Brexit and Mothering Sunday Survey

Date added: 09/08/18

Half of Christians believe Britain should stay in the European Union, with only 20% intending to vote in favour of leaving. In a survey launched by Christian Research on 1st March, the respondents who said they intend to vote for a ‘Brexit’ in the referendum on 23rd June claimed it was mostly because they either felt the EU to be too bureaucratic and wasteful, or the EU’s laws to be threatening to British sovereignty. Of those who claimed they wanted Britain to stay, the majority said it was because they felt Britain benefits from the free movement of trade (27%). By comparison, 23% said they felt the debate was dominated too much by anti-immigration rhetoric.

Furthermore, 29% of the survey’s participants said they would define themselves as ‘European,’ while 44% said they ‘occasionally’ would. Only 25% of those surveyed said they would never define themselves as ‘European.’

54% also said they agreed with a statement in a report released by the religion and society think-tank Theos, titled ‘A Soul for the Union.’ Theos claimed that ‘Christianity defines the culture, values, history, legal structure and sense of self-understanding of the space we call Europe.’

61% of those surveyed also said they thought the most important part of the EU’s mission was ‘promoting peace,’ above protecting human rights and improving living standards. However, 56% also said they thought the EU had been ‘somewhat effective’ or ‘very ineffective’ at promoting religious freedom and tolerance.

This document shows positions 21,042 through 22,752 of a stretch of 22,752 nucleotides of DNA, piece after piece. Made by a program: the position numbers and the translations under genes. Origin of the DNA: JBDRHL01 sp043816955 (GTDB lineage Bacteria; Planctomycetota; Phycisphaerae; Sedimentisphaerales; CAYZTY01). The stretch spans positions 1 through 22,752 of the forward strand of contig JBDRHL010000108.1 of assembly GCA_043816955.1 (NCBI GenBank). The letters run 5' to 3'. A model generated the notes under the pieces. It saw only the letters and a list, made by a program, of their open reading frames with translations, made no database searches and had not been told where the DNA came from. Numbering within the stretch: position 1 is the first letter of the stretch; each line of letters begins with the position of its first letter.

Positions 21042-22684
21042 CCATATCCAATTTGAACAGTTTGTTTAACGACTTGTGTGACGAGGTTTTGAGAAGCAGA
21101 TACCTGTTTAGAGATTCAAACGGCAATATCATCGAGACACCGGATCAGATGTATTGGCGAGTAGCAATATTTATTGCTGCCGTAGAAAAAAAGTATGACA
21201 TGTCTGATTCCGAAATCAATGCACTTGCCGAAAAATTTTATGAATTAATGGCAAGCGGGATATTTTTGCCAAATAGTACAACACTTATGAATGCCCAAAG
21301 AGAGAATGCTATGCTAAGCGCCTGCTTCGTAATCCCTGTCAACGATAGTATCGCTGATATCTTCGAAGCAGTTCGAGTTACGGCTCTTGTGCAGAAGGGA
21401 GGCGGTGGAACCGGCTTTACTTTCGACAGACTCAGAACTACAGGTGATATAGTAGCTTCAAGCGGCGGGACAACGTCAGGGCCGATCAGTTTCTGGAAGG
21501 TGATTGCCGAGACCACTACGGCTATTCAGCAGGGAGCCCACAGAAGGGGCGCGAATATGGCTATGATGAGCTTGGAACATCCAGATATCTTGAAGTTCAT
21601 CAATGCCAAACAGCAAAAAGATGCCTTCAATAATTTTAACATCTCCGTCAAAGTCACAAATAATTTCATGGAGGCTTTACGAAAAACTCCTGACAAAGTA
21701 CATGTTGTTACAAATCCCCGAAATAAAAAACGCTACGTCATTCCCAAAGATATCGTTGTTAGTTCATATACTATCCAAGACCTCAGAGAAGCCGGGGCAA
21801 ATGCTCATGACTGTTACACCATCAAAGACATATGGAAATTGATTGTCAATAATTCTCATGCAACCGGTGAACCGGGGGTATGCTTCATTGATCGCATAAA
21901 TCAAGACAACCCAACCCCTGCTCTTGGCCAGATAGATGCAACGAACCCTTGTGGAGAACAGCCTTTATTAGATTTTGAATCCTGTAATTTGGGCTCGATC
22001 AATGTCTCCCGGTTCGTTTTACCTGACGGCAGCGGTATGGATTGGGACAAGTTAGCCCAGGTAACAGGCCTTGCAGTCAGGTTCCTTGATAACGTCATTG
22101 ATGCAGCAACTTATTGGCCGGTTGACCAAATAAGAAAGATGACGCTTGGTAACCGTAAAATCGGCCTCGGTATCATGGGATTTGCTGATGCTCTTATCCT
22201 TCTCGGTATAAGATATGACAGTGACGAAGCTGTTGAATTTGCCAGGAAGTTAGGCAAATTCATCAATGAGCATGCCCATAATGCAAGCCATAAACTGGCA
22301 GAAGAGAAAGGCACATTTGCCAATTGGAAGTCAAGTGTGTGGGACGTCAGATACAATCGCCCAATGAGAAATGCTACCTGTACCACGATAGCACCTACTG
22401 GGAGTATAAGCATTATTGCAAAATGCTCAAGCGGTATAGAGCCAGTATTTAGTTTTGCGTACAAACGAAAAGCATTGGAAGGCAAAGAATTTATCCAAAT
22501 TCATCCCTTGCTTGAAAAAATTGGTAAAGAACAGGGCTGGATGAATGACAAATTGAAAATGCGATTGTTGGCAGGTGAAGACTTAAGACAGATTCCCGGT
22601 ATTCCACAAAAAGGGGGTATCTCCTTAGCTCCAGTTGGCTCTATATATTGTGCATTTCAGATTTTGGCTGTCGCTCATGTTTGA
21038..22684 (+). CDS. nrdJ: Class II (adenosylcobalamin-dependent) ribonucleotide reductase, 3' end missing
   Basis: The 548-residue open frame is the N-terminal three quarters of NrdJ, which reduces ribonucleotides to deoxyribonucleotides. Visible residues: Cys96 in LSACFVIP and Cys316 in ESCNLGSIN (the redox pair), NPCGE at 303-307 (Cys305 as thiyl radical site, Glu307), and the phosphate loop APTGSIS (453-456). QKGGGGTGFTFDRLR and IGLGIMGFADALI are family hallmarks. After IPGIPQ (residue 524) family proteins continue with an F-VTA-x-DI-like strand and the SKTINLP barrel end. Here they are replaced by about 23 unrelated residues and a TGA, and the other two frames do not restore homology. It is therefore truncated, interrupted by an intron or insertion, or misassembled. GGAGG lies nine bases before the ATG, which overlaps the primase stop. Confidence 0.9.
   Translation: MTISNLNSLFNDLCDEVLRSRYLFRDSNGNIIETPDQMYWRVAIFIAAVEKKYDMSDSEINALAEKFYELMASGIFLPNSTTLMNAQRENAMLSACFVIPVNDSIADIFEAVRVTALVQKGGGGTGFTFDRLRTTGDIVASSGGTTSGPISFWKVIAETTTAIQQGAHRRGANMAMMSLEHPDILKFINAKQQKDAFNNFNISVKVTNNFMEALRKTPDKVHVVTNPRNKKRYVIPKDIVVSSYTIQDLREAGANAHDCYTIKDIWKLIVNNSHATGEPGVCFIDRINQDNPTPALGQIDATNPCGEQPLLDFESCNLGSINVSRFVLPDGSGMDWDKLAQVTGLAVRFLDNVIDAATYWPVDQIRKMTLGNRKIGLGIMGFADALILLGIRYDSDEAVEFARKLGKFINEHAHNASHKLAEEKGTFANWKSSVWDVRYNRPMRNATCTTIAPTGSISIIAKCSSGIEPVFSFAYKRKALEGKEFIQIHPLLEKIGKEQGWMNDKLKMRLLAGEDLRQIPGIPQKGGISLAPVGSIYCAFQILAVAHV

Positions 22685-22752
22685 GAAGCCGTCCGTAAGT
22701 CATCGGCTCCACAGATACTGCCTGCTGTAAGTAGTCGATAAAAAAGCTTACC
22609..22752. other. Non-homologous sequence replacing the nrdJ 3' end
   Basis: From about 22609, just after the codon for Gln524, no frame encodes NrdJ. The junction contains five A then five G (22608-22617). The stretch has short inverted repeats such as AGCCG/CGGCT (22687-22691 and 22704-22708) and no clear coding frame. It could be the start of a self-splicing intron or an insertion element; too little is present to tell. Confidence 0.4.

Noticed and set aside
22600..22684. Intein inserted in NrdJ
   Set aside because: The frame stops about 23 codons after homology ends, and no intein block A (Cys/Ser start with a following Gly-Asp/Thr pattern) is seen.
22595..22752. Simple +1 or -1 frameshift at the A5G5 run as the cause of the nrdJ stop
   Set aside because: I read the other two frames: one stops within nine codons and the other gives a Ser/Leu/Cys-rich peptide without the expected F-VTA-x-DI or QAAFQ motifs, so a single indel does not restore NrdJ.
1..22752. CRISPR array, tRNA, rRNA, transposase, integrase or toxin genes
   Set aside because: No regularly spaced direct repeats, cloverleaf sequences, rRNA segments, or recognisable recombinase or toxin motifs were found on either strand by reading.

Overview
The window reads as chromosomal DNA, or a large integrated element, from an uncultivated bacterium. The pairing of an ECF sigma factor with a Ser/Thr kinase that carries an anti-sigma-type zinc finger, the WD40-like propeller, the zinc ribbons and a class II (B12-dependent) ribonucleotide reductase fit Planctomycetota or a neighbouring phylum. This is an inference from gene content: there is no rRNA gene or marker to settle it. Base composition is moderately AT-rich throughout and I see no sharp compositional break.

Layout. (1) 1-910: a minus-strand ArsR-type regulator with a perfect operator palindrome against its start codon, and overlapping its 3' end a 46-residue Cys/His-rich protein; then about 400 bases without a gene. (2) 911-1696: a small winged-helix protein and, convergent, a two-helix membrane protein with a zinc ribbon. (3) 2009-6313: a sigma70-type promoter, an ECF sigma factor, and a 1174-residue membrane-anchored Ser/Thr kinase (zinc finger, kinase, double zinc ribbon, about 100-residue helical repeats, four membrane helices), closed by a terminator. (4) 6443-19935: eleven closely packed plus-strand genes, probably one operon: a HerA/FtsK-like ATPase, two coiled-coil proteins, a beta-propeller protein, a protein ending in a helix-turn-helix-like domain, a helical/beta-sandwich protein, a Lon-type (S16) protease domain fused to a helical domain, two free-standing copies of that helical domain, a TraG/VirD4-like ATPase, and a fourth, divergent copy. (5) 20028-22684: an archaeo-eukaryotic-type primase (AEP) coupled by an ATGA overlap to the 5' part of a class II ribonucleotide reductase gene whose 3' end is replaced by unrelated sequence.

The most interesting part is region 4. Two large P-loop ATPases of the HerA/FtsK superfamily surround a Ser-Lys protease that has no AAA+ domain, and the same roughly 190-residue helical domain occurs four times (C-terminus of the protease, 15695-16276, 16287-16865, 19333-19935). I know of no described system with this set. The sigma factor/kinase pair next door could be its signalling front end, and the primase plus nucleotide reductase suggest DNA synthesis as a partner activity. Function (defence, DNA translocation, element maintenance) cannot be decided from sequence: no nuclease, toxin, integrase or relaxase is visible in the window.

The survey also asked participants’ views on the role of mothers, both within the family and in Christian ministry, in the run-up to Mothering Sunday on 6th March. The vast majority, nearly 70%, of those surveyed felt fathers to be just as good at parenting as mothers, while 57% felt fathers did not get enough recognition for their role in family life. Only 27% felt they did. More women than men – 45% vs 36% - felt Father’s Day to be just as important as Mothering Sunday.

58% of the respondents also said they felt roles for mothers and fathers should not be fixed. 38% said they believed traditional roles (fathers being breadwinners and mothers being carers) should hold most of the time, but that it was also dependent on circumstances. Out of those who voted this way, 54% were women while 46% were men. Only 3% said they believed traditional roles should always apply.

When asked about the role of mother’s in ministry, clergy were less likely to say that women’s ministry was ‘very positive;’ 30% of those who said so were ordained, while 67% of those who said so did not have clergy roles.